California seems to have a law which requires businesses to inform potential customers about potential risks when using and/or consuming any of the company’s products, for a far better and deeper explanation see their government website about those proposition 65 warnings.
Why does this affect me? Or you?
Well I for instance was looking for ‘Ebonol‘ yesterday, which according to Wikipedia “is a synthetic material whose name derives from its similarity in appearance, hardness, and stability to ebony wood”. Wikipedia also say that “The material is particularly well suited for the fingerboards of fretless bass.”, and that it’s also used for clarinets. Some people claim it’s much harder than ebony, and also environment-friendly since you don’t have to use rare woods.
All fine and well. But when looking at the page of my fretless bass (which isn’t produced anymore, they’re now selling the last ones available), I came upon a warning:
WARNING: Cancer and Reproductive Harm – www.P65Warnings.ca.gov.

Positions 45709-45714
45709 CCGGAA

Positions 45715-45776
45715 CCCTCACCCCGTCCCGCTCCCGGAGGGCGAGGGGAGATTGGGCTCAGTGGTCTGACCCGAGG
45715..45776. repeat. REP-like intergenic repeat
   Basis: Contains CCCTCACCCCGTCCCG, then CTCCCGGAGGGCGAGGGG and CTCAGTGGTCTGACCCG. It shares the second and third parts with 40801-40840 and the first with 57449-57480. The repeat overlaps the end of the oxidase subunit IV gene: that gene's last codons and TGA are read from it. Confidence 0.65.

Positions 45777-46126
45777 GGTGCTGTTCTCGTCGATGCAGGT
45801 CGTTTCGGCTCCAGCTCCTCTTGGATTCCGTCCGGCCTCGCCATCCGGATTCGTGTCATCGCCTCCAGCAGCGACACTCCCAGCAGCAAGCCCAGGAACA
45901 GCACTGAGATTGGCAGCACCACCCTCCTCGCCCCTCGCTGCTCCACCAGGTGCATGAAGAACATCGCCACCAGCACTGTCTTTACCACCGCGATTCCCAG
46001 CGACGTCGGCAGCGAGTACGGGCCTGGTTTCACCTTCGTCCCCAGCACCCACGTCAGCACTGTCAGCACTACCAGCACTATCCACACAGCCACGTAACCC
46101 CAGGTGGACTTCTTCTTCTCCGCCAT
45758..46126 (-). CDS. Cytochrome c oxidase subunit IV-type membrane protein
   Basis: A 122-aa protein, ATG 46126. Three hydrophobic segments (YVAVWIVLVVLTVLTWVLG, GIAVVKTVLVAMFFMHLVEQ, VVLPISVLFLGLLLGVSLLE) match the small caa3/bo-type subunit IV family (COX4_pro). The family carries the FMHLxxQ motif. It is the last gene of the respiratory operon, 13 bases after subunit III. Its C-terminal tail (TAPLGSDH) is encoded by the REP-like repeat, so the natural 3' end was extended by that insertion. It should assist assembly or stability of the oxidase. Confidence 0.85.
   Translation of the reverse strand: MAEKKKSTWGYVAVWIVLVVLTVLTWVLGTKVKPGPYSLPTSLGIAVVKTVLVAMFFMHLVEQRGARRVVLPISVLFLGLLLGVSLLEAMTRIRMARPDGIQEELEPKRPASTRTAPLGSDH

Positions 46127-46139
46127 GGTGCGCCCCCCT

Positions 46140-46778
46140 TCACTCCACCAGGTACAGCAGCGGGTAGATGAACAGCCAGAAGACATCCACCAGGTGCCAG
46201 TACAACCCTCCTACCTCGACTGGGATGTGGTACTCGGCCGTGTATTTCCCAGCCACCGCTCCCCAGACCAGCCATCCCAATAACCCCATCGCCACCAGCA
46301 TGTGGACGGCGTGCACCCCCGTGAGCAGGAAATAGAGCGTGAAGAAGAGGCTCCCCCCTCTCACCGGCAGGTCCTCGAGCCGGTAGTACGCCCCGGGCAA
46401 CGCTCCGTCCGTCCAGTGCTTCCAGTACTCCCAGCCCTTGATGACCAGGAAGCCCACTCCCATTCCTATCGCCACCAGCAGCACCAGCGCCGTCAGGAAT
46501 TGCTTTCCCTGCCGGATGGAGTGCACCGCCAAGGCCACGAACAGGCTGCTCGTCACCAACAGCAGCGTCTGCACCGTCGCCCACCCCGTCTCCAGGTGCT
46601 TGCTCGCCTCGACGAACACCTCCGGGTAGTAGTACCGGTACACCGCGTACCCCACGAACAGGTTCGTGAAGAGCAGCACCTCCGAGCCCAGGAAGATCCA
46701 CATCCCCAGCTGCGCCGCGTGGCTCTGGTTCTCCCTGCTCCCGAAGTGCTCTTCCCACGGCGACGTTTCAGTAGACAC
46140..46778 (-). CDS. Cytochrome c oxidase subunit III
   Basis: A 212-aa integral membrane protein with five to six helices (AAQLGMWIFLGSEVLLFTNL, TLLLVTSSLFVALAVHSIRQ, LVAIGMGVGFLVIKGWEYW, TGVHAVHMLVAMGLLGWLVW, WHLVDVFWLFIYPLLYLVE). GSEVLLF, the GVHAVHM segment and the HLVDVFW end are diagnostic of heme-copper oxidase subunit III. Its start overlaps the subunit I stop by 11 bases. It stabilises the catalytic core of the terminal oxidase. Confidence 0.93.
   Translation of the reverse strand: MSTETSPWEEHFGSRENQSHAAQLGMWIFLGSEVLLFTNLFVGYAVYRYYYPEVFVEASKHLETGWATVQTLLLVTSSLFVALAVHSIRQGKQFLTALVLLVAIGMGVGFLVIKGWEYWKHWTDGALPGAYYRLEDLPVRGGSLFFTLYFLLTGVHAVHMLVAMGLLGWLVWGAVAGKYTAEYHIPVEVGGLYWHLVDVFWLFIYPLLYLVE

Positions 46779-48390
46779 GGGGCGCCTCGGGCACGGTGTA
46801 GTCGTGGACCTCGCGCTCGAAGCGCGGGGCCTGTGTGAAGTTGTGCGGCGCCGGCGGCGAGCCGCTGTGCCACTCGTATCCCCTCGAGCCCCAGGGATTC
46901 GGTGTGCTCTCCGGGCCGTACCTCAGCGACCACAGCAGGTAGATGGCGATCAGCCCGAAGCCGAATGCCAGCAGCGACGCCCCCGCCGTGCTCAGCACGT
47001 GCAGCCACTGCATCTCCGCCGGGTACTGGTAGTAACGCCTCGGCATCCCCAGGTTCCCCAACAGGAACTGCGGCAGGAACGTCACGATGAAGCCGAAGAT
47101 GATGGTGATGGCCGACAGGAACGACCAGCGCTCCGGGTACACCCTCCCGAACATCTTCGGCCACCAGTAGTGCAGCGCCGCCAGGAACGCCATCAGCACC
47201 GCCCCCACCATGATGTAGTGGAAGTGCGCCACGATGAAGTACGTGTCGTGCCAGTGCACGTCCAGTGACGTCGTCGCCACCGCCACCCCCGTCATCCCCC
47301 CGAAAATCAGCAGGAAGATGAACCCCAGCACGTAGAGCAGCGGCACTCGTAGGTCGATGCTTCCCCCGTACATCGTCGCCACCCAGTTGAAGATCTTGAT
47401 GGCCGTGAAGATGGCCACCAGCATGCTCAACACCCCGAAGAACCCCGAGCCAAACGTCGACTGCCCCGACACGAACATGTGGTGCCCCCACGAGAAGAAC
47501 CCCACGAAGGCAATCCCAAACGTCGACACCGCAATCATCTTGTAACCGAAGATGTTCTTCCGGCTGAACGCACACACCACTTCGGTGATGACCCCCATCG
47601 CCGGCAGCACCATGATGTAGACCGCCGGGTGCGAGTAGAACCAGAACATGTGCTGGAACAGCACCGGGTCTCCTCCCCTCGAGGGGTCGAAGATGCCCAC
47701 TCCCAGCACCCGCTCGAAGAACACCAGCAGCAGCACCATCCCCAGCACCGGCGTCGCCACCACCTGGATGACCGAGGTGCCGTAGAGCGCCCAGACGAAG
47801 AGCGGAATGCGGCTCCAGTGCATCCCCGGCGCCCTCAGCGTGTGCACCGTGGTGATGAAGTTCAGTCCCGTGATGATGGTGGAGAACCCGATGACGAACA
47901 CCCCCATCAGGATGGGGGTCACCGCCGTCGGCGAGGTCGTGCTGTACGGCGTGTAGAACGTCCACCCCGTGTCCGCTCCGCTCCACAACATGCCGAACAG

Hmmm. First I thought: “Damn!”, and thought that it must be this Ebonol material. But as it turns out, Fender has this (almost) everywhere now:
Classic Vibe ’60s Jazz Bass® Fretless: – has it
Vintage Modified Jazz Bass® Fretless: – has it
American Professional Jazz Bass® Fretless (with definitely no Ebonol fingerboard, had this in my hands at Thomann lately, a really nice instrument): – has it
Player Jazz Bass® Fretless (Mexican): – does not have it
Jaco Pastorius Jazz Bass®: – has it
Tony Franklin Fretless Precision Bass®: – has it
I stopped there because I was only looking for fretless instruments, and I also haven’t checked other makers yet. That the Mexican Jazz Bass is the only one *without* that warning could also be an error of the page, it does not mean the product is better than American and/or Indonesian ones. But this should be further investigated, and I should probably also remove the “Play me!” sticker which I put onto my instrument last August during the Wikiloops members’ meeting.
I’ll write more as soon as I know more about this. Thanks for reading.
Edit, from short before work: for EU guidelines, see the German or English Wikipedia pages about RoHS. And the most prominent example from the Californian Proposition 65 list is the Bayer/Monsanto money maker Glyphosate, which is indeed highly toxic (and maybe Bayer’s biggest management error so far, or, like one of the shareholders put it: “I want to see a man who’s so dumb as to buy a poison-cooking company!”).